Early role-playing games such as Dungeons & Dragons assigned random values to a player character's attributes, while allowing each character a fixed number of skills. As a result, characters were at the same time wildly unbalanced in terms of attributes and heavily constrained in terms of skills. Champions (1981) introduced a points-based system of purchasing attributes and skills as a means of improving game balance and flexibility. These points are known as character points, and it has become a feature of numerous later games, most notably GURPS .
Usually, a player is allotted a number of points for character creation. A character's attributes (such as high intelligence), skills (such as fixing a car or mechanics), or powers (such as flying) can then be bought for a certain number of points. More powerful abilities or a greater degree of power will require more "spending" of character points. Later, character points can be earned and spent to improve attributes or skills, or to buy new skills or powers. In some games, such as Champions, these points are experience points; in others, such as Ars Magica , there is a more complicated relationship between experience points and character points.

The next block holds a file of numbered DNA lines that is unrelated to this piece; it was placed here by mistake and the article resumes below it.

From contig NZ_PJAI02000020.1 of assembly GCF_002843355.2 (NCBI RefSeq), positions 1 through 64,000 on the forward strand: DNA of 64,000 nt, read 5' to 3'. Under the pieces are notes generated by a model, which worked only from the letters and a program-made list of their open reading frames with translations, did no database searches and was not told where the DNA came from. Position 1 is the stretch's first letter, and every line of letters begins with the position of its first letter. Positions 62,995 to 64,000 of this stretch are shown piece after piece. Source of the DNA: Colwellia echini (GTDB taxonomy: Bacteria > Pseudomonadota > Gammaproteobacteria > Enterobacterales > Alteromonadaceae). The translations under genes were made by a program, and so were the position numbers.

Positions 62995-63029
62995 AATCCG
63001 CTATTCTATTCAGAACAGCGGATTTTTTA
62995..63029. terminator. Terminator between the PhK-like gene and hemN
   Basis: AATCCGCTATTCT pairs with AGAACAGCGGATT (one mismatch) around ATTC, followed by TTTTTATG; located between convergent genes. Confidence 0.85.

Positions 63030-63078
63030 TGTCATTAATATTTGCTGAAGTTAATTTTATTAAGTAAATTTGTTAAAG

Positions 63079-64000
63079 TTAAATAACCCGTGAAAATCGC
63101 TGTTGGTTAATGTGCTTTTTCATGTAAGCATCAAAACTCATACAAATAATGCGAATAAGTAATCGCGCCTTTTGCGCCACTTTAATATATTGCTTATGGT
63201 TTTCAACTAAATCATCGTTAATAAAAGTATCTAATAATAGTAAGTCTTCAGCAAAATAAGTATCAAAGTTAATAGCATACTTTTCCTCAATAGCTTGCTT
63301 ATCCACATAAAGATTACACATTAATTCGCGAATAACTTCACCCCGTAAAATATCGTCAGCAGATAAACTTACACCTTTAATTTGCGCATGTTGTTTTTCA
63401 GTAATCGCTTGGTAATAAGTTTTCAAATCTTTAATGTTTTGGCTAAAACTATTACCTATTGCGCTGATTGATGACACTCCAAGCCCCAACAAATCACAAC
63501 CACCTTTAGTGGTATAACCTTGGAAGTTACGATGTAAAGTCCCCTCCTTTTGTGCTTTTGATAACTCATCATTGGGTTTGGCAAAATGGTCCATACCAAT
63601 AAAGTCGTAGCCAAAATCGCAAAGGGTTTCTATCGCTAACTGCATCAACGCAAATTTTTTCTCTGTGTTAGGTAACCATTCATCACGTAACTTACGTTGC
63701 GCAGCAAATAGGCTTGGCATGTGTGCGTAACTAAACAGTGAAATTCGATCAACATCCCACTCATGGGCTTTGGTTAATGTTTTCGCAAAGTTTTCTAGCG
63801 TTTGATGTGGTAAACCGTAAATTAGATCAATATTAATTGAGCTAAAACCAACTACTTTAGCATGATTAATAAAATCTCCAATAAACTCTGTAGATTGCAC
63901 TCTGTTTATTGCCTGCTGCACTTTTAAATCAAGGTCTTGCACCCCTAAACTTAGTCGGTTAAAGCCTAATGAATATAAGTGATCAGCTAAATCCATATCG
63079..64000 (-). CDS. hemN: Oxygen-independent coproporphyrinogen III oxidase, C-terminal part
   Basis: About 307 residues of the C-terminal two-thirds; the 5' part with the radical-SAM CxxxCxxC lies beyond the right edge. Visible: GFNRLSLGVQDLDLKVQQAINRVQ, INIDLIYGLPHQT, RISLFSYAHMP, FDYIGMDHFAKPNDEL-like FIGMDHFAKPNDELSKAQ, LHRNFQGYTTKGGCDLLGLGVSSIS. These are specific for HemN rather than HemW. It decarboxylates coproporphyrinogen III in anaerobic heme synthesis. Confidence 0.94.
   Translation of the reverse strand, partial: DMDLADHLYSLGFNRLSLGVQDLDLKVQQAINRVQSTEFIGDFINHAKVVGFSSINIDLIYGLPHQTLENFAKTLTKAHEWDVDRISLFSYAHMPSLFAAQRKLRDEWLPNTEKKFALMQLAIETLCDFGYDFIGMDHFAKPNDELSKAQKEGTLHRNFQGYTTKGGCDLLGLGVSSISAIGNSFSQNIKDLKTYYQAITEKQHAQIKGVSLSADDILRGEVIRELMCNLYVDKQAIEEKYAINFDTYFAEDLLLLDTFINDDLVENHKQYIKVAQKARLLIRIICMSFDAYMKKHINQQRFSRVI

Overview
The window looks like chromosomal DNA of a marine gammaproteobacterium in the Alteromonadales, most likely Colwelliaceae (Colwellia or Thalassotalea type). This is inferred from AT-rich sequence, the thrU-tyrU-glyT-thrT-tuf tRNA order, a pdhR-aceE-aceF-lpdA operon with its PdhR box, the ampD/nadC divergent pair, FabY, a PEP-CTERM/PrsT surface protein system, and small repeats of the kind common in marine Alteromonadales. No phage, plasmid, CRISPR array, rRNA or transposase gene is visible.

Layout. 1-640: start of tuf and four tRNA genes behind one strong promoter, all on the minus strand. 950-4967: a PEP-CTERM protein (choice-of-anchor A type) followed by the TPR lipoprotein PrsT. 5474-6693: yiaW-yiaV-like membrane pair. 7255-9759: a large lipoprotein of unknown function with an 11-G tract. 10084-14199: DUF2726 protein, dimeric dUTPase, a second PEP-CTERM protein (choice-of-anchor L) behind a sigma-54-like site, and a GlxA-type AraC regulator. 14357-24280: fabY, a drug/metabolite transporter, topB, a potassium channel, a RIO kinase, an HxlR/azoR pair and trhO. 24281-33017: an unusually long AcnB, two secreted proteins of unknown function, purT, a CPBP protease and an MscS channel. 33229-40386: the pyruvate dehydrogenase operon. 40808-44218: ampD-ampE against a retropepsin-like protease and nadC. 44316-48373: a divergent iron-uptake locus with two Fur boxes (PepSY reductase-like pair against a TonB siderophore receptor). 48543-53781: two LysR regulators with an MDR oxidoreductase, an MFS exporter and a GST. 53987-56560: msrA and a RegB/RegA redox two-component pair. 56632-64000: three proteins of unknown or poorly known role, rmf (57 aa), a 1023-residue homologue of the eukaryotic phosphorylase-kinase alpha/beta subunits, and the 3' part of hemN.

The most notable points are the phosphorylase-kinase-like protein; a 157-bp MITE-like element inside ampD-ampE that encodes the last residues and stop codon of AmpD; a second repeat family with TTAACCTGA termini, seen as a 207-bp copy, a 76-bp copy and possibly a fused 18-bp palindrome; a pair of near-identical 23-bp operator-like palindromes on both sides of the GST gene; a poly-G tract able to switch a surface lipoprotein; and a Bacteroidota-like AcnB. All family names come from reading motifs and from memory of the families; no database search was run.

A power represents a unique or special quality of a character.
In many games, powers are binary on-or-off qualities as opposed to attributes and skills which are usually numeric quantities. The main exception to this is superhero RPGs, where superpowers are often treated as a sort of skill. Superpowers may also use the same rating scale as the primary statistics.
A skill represents the learned knowledge and abilities of a character. Skills are known by various names, including proficiencies, abilities, powers, talents and knacks.
During character creation, a player character's skills are generally chosen from a long list. A character may have a fixed number of starting skills, or they may be paid for using character points. In contrast to attributes, very few games fix a player's skills at the start of the game, instead allowing players to increase them by spending experience points or during "levelling up". Since some skills are likely to be more useful than others, different skills often have different costs.